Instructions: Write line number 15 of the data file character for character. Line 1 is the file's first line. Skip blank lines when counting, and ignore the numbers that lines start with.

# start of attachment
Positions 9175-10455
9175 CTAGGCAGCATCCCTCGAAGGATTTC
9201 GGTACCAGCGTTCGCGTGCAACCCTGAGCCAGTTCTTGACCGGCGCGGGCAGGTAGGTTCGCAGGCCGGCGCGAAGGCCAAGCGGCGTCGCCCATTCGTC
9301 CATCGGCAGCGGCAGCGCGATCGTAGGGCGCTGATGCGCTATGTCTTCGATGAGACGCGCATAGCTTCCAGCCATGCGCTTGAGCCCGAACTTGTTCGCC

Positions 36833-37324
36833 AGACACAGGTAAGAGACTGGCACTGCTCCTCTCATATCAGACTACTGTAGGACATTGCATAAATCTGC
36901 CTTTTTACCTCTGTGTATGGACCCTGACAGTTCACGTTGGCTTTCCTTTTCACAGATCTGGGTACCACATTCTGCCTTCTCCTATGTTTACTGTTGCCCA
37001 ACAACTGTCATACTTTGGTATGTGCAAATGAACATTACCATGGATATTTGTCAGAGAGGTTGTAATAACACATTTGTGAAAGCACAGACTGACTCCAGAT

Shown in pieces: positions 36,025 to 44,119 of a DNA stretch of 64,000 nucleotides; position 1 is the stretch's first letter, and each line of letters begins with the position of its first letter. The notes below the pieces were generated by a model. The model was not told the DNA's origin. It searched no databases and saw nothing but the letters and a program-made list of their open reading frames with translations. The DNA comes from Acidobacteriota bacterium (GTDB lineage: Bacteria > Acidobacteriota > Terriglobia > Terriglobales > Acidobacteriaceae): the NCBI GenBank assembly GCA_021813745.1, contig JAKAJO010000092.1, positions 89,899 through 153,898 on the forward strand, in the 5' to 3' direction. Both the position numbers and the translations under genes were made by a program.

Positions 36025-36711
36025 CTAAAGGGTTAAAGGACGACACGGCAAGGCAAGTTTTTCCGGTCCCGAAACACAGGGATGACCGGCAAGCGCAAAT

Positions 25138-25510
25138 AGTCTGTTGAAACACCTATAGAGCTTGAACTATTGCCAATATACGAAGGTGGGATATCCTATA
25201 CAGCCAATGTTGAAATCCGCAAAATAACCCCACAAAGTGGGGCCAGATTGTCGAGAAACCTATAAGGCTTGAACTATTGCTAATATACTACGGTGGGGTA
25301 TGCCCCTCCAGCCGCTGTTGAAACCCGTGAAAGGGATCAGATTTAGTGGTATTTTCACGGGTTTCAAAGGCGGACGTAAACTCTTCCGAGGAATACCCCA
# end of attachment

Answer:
25301 TGCCCCTCCAGCCGCTGTTGAAACCCGTGAAAGGGATCAGATTTAGTGGTATTTTCACGGGTTTCAAAGGCGGACGTAAACTCTTCCGAGGAATACCCCA